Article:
Diffuse idiopathic skeletal hyperostosis (DISH) is otherwise known as Forestier’s disease. This condition is a type of arthritis that affects the tendons and ligaments which are mainly attached to the spine. This medical condition is caused by calcification and ossification, and hyperostosis. 

The calcification refers to the build-up of calcium salts in the ligaments and the tendons. On the other hand, ossification and hyperostosis are the abnormal growth of new bone (bone spurs). 

People with this medical condition do not have a shorter lifespan. But, they have a higher risk of several medical complications that includes the following:

  • Disability

The loss of range in motion in the affected joints does not allow the person to move certain areas.

  • Chronic Pain
  • Dysphagia
  • Bone spurs or DISH affecting the neck causes pressure in the esophagus. This DISH leads to the difficulty of swallowing and breathing while sleeping.

If this condition affects the ligaments, specifically the posterior longitudinal ligament, it causes pressure in the spinal cord. Too much compression of the spinal cord may eventually result in loss of feeling or paralysis.


The dish may affect many parts of the skeleton, including the hips, ankle, knee, feet, hands, ribs, and shoulders. Many people infected with this disease do not suffer from its symptoms. However, this may become progressive and has the chance of getting worse over time.

As stated in many studies, diffuse idiopathic skeletal hyperostosis usually does not have symptoms. However, individuals affected with this condition may commonly suffer symptoms in the back and neck. It can also be in the ankle, feet, hands, ribs, shoulders, and ribs. Symptoms include pain, tingling, numbness, weakness in the legs, dysphagia, dysphonia, radiculopathy, sleep apnea, decreased lung capacity, stiffness, and range in motion, myelopathy, and difficulty breathing due to obstruction in the airways.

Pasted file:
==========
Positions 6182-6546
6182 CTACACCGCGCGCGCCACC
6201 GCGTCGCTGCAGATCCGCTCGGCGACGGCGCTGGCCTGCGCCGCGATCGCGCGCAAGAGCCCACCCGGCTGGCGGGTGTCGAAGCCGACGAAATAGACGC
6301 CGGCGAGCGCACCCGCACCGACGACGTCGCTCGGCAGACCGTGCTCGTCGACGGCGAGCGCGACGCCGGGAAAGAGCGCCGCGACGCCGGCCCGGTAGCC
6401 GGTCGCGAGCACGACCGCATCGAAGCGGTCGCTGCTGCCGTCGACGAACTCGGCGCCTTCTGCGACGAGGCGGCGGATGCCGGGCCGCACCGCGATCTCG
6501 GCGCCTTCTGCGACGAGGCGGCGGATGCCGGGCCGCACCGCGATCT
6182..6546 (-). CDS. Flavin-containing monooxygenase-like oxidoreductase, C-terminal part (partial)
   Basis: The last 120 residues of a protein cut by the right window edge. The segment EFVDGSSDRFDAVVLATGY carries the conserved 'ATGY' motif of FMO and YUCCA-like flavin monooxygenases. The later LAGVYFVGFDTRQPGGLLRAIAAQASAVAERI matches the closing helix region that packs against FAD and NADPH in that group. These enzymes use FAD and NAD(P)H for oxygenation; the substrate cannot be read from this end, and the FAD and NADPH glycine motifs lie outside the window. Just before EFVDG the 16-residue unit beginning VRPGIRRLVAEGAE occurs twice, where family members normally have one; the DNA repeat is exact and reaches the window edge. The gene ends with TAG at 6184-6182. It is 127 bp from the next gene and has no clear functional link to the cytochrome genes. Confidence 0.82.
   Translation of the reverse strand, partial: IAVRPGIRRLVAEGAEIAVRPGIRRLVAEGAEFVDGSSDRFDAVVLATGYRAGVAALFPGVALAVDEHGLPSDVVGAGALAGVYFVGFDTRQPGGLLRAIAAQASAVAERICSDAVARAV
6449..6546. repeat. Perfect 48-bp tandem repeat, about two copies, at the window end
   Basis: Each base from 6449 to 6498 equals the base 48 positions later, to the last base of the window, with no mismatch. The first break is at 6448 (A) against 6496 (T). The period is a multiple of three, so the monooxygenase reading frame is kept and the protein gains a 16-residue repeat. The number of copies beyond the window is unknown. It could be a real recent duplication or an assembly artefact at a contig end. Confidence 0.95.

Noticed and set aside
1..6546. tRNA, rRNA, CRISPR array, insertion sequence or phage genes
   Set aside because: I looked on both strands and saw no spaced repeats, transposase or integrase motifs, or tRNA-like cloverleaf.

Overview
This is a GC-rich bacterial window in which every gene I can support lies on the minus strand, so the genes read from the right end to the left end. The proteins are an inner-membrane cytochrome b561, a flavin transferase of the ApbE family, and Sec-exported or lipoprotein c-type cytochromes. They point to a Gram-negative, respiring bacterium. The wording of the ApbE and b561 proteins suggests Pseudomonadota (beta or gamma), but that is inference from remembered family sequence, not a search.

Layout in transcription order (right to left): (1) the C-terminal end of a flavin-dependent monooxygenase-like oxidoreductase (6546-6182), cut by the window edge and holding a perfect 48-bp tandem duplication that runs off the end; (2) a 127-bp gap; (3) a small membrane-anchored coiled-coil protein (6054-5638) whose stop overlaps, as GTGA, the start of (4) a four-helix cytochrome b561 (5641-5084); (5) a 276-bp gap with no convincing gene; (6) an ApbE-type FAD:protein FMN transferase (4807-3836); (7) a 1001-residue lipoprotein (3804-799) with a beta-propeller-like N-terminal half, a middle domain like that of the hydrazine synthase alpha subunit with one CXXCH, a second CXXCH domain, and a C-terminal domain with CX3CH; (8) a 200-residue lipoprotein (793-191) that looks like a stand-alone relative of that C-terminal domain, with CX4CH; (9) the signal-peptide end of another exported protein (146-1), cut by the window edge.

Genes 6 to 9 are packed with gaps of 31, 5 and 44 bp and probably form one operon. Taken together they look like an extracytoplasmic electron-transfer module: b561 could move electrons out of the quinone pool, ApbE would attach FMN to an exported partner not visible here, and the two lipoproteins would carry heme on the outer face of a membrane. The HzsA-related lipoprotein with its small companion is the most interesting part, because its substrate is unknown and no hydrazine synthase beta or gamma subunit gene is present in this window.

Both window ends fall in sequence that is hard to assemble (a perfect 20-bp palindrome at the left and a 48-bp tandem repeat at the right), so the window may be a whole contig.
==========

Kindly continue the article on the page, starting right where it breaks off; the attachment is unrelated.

Often, people suffering from diffuse idiopathic skeletal hyperostosis may consult a doctor upon feeling the symptoms. To medically conclude if the person suffers from the condition, an X-Ray must be conducted. X-ray is the tool to diagnose the condition. 

For some patients, magnetic resonance imaging or a computed tomography is an imaging technique ordered by a physician to diagnose the condition safely. X-ray, magnetic resonance imaging, and computed tomography is the machinery that helps determine the skeleton area affected by the condition, DISH.


The treatment for this condition mainly focuses on the symptoms felt by the person affected by this condition. Pain associated with diffuse idiopathic skeletal hyperostosis is treated with pain relievers and non-steroidal anti-inflammatory drugs, including ibuprofen. 

For severe pain, corticosteroid injections may be used as treatment and other muscle relaxants. Physical therapy and exercise are also recommended to reduce stiffness and increase the joints’ range of motion. 

The surgery is only recommended for a patient who is experiencing severe symptoms. If medication and therapy fail, then patients who experience airway obstruction and difficulty swallowing are advised to have surgery.

Currently, support organizations are present to assist individuals who are suffering from this medical condition.

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